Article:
"Regeneron's CNTF Drug Could Push Leptin Out Of Obesity Race," trumpeted a BioWorld Financial Watch headline in late 2000. "Obesity's Next Savior? Leader Axokine Ready For Phase III," declared another the following year. By April 2003, it was: "Regeneron's Axokine Story Continues; Subset Holds Hope."
Last week, just as investors and analysts had begun talking about "fat chances" and "niche markets," Regeneron Inc. said its meeting with the FDA regarding mixed Phase III data with Axokine had proved encouraging, and the company will push ahead with the pivotal program.
What some had overlooked about Axokine, Regeneron will try to exploit.
Helped by a potential $485 million development deal with Aventis SA focused on another product, VEGF Trap (a vascular endothelial growth factor antagonist), disclosed last week, and by an earlier $75 million agreement with Novartis AG focused on its Interleukin-1 Trap technology (which regulates immune and inflammatory responses by attaching to cell-surface receptors), Regeneron has enough cash to push Axokine forward.
It could work. Axokine is "a relatively low-risk, small-product potential right now," George Yancopoulos, chief scientific officer of the company, told BioWorld Financial Watch. "We think it has a very reasonable, very high chance of becoming a product."
Yaron Werber, analyst with SG Cowen, agreed. "There's been a lot of noise [about Axokine]," he acknowledged. "I'm not sure all the noise is positive." The once-ballyhooed drug is "a lot less important for the stock" these days, he added.
Just the same, Werber said, the company has something - possibly much - to gain, and very little to lose by pursuing Axokine.
Yancopoulos said Regeneron "didn't necessarily want to rob from other programs to put into Axokine," but found itself in the pleasant position of not needing to do that, as a result of the Aventis and Novartis deals.
The Aventis project, still in Phase I, is not as far along as the one at the center of the Novartis agreement, but both are funneling cash into Regeneron, allowing the firm to take its chances with Axokine in a tough indication dominated by Xenical (orlistat), from Hoffmann-La Roche Inc., and Meridia (sibutramine hydrochloride monohydrate), from Knoll Pharmaceutical Co.
" Niche product' might not be a bad term for [Axokine's] minimal possibility," Yancopoulos said. "But we're just one little breakthrough away from a huge success."
Could be. Early results from a Phase III trial with Axokine, a modified form of ciliary neutrophic factor, sent Regeneron's shares into a 56.6 percent tailspin in late March. Neutralizing antibodies had compromised efficacy, and Wall Street was anything but happy. In May, at a meeting of the American Society of Hypertension, the company offered a more complete - and more circumspect - examination of the data, which brought cause for a degree of optimism.
Though Axokine led to only moderate weight loss in most patients, some came away with substantial reductions. Almost three times as many patients treated with Axokine plus a weight-control program lost more than 10 percent of their body weight over 12 months of treatment compared to those on a weight-control program alone - 11.3 percent vs. 4.2 percent - and the patients averaged more than 30 pounds of weight loss.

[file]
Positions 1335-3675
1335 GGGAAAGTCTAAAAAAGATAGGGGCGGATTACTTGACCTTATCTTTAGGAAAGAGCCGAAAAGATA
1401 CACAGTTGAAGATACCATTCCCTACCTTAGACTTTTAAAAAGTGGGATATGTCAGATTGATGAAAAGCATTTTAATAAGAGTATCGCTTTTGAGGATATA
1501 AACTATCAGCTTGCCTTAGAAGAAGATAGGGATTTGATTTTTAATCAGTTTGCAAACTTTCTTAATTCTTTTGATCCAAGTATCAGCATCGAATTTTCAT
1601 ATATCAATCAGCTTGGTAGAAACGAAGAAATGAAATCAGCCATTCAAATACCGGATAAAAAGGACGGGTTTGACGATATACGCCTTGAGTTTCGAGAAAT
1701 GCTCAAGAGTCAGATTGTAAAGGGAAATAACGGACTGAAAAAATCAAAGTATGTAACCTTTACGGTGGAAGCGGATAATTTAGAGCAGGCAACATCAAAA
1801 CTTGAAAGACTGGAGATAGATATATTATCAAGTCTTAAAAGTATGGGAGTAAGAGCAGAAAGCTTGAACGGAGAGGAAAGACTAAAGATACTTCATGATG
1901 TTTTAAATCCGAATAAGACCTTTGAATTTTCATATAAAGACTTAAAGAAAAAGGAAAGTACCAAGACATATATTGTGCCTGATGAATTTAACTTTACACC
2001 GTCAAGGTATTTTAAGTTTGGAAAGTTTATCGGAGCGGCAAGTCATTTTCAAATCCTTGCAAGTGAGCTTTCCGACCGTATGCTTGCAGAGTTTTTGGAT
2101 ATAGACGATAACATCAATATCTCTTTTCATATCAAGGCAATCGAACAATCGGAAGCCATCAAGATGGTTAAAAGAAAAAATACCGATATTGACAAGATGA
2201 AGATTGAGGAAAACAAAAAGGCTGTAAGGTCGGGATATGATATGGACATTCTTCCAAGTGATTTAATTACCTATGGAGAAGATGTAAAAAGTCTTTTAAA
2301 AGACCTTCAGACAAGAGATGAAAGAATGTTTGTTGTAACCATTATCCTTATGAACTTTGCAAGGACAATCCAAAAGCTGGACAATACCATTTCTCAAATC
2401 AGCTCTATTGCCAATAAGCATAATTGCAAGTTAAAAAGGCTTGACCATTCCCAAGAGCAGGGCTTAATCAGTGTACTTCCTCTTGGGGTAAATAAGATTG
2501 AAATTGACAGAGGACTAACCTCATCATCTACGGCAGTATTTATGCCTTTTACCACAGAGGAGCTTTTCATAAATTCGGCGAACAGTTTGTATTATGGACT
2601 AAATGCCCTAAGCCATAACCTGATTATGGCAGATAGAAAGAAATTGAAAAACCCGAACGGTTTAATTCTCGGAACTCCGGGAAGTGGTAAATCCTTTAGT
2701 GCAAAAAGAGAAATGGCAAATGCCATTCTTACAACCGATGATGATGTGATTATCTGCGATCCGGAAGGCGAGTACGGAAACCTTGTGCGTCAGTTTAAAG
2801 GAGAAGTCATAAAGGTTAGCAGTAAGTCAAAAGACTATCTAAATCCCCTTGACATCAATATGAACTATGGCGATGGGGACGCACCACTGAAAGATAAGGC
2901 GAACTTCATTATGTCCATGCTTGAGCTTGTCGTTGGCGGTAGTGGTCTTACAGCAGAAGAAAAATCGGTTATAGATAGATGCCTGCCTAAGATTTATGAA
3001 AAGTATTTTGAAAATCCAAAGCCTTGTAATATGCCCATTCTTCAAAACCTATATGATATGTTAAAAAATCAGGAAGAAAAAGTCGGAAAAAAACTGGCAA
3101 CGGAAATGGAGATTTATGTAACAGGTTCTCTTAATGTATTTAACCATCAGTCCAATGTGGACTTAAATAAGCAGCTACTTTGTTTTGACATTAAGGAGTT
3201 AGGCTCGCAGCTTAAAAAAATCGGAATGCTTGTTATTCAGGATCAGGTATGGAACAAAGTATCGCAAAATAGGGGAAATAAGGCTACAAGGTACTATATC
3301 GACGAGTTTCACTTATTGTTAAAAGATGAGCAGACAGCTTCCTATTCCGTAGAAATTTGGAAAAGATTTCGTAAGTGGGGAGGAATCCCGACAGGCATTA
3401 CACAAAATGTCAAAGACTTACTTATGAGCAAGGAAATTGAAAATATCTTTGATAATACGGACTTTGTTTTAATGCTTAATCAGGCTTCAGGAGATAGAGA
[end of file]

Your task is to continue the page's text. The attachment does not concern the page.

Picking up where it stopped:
"We hit, with great statistical significance, both primary endpoints," as Yancopoulos pointed out, and also met two of three secondary endpoints. More Axokine-treated patients lost at least 5 percent of their body weight as compared with placebo, and Axokine patients achieved a greater average weight loss than those treated with the non-drug.
Not bad. Not quite amazing, but not bad.
"Studies have shown that even these degrees of moderate weight loss can have huge impacts on future health," Yancopoulos said. "If you stay on Axokine for a year, you lose about 8 pounds" - nothing to sneeze at, especially "if you look at obesity as a serious chronic disease without too many available treatment options," he added.
Werber said Regeneron might have a shot at even better revenues with Axokine by testing it in combination with the one or both of the other obesity drugs, and "that's exactly what we're thinking about," Yancopoulos said. "The most important thing is that when you have a legitimate product, you pursue it."
The pursuit of VEGF's potential, of course, is what allowed Regeneron to land the deal with Aventis at such an early stage. Yancopoulos acknowledged the "murky history" of anti-angiogenesis drugs.
"We're in a very fortunate situation because of Avastin [bevacizumab]," he said, referring to Genentech Inc.'s VEGF drug that yielded positive Phase III data for colorectal cancer.
"Our program was for a long time rather ignored," he noted. "There are so many unvalidated approaches out there. The media, big pharma companies, lots of people didn't know how to pick and choose. Genentech deserves credit for refocusing the entire field."
As it makes money from its deals with Aventis and Novartis, Regeneron will be focusing on Axokine.
"I think it's quite likely that one will start to see combination effects," Yancopoulos said, and Axokine "might be tested with a lower dose of Meridia and maybe phentermine." In the longer run, the company might also get around some of the issues with antibodies by working to better identify the likely responders.
With 60 million obese people in the U.S. - a nation that can't seem to stop eating - to capture even a percentage segment of the market can mean worthwhile profits, Yancopoulos said.
Against the condition, "the more weapons you can get on board, the better," he said.